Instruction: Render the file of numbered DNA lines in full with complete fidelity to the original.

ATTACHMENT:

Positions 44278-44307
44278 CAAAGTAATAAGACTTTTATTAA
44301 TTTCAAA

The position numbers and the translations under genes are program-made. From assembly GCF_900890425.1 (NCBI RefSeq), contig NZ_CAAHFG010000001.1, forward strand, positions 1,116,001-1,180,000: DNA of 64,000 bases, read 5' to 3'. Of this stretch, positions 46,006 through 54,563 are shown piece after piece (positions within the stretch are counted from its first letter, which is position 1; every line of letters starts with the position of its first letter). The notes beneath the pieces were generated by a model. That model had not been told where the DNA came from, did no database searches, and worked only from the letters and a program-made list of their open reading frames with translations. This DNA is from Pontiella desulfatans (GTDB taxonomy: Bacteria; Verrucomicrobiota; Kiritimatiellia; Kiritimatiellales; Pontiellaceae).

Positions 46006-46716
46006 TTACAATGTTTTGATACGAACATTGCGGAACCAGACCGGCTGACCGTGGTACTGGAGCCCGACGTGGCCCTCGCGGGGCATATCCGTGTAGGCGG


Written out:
Positions 44278-44307
44278 CAAAGTAATAAGACTTTTATTAA
44301 TTTCAAA

The position numbers and the translations under genes are program-made. From assembly GCF_900890425.1 (NCBI RefSeq), contig NZ_CAAHFG010000001.1, forward strand, positions 1,116,001-1,180,000: DNA of 64,000 bases, read 5' to 3'. Of this stretch, positions 46,006 through 54,563 are shown piece after piece (positions within the stretch are counted from its first letter, which is position 1; every line of letters starts with the position of its first letter). The notes beneath the pieces were generated by a model. That model had not been told where the DNA came from, did no database searches, and worked only from the letters and a program-made list of their open reading frames with translations. This DNA is from Pontiella desulfatans (GTDB taxonomy: Bacteria; Verrucomicrobiota; Kiritimatiellia; Kiritimatiellales; Pontiellaceae).

Positions 46006-46716
46006 TTACAATGTTTTGATACGAACATTGCGGAACCAGACCGGCTGACCGTGGTACTGGAGCCCGACGTGGCCCTCGCGGGGCATATCCGTGTAGGCGG